First 250:

No one knows whether my sister’s alive or dead. Whichever it is, it’s giving me a serious ulcer.

I close the refrigerator door harder than I meant to. No way I’m eating.

It’s unbelievably disconcerting when someone goes missing; there’s just no ending. No conclusion. It’s like an explosion in outer space—the astronaut is catapulted and there’s no way back. Moving out and out and out. Reaching and stretching and trying to gain traction, but not being able to. That’s how I feel.

The last time Leah was seen was on March 1st. She showed up at a church—one of those small radical ones Texas is famous for. Then she disappeared.

What was I doing that day? I have no idea, honestly. It was just a day. I’m guessing I went to school, practiced for All-State Choir, did homework, ate dinner, did a little more homework, and then went to bed. Snug and safe. It was a normal day. It could have been any other day . . . for me. For Leah? Who knows? Maybe she drove to New York City. Maybe she hit her head and got amnesia, or somehow fell in Lake Waco and drowned. Maybe some psycho killer dude drugged her and then—

I stop myself.

I’ve considered many ways Leah could have died, been tortured and then died, been raped, tortured and then died, etc., etc., etc. This is not a good habit to get into—imagining your slightly older “Irish Twin” beaten, raped, strangled, burned, mutilated. From experience I can say, it only makes a person heave up whatever’s hanging out in the parts of the body reserved for digestion.

Or maybe that’s just me.

My dad sits at the table. His computer’s open. He’s hunched over a small, portable radio, greedily listening to an NPR story.


  1. No.

    I have a couple of reasons for my response.While I love the premise of this thriller, the query seems very short. I could use a little bit more meat in the paragraph about the guy at the church. A few more details about him and hints about what he might know about Leah's disappearance would really help.

    Also, in both the query and the 250, you use the word "weird" three times. That may be intentional, but only getting to read this much, I wondered why you used that same word.

    Good luck! As I said, the premise is freaky, and I love that! I think if you beef up the query it will help a lot.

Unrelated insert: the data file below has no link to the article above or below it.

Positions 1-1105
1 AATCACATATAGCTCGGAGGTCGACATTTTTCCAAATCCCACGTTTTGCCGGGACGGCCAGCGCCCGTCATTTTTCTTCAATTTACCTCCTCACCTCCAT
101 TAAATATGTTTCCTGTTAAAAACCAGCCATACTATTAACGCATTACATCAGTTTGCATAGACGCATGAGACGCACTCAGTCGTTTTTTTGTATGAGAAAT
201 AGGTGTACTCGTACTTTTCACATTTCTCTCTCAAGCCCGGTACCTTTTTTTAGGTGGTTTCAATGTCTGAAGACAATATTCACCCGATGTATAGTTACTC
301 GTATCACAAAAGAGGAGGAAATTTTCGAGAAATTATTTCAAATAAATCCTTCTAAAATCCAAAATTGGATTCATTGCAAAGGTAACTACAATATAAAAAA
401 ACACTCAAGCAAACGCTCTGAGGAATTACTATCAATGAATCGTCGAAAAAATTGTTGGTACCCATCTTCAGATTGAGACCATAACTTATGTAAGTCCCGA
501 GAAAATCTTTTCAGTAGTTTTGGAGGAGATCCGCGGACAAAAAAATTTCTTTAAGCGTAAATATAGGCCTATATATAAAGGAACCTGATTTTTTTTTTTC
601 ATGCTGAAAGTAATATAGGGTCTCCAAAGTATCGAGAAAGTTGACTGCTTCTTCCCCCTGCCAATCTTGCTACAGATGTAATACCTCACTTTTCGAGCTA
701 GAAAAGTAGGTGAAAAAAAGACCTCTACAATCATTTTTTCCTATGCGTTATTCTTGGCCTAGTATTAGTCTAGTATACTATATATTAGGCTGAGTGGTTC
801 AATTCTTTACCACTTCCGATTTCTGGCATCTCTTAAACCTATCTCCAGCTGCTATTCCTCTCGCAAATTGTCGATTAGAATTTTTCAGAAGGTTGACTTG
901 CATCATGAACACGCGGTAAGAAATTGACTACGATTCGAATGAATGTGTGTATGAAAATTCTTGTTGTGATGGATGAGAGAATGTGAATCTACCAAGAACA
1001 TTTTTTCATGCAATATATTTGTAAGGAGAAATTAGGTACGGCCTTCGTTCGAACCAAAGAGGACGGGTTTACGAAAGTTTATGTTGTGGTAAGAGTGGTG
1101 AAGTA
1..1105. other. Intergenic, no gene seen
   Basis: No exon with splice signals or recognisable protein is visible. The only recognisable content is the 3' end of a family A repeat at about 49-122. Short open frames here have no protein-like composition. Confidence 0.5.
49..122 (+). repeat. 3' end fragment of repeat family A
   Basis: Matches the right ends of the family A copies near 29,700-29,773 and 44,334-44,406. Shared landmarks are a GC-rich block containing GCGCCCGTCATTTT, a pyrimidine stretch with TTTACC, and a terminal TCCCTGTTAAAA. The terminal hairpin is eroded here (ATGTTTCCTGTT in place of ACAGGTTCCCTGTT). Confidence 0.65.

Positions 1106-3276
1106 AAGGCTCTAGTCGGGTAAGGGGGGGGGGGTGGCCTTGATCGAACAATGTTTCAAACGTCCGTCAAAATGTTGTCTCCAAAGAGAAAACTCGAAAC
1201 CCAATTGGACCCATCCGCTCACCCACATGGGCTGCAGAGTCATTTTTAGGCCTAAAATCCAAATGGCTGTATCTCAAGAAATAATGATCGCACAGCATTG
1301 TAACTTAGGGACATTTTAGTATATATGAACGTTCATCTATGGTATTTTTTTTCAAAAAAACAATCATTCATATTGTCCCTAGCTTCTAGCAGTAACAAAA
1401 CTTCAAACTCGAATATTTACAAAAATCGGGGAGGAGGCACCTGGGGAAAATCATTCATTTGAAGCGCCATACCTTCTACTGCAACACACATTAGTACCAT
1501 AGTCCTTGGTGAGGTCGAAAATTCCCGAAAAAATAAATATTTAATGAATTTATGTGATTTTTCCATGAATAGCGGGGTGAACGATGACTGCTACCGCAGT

2. This is a yes for me.

    I think the 3rd paragraph of the query needs some reworking -- perhaps a few more details like how/when Rachel realizes the good Samaritan was involved in Leah's disappearance. I also suggest revising this line: '...for (the) a day' for greater clarity.

    The opening 250 grabbed me and kept me and I wanted to continue reading when the excerpt finished. I liked how the second paragraph explores how when someone goes missing, there's no end. I liked the details about being Irish twins, the horrors she tries not to imagine, but does anyway, as well as the physical effects on the MC. I thought there was a good mix of what happened and insights into the MC's state of mind.

    I may be wrong here, but the word count seems a bit shy for the genre.

  3. Thanks for the note about the "weirds!" I already cut one from the first 250 because of you. <3

  4. Thanks, Peggy for your note about "the" day. I'll change that now. :)

  5. Yes!

    I was really drawn in by the query. The language and the premise all sound intriguing. I think that the "Poof. Into thin air" part could be deleted because it takes away from the gritty tone. But other than that, I really enjoyed this query.

    I also enjoyed the tone of the first 250 words. Maybe it's because I've just come off a Gillian Flynn stint, but I'm really interested in thrillers, especially those involving female characters. I liked the imagery and the allusions, and it makes me want to learn more about your MC.

    Good luck!

  6. Yes, absolutely.

    I love the premise, and the voice in the first 250. The query letter is a bit too short, and you probably should flesh it out a bit, but I want to keep reading, anyway. Voice and premise for the win. YES, I would read this RIGHT NOW.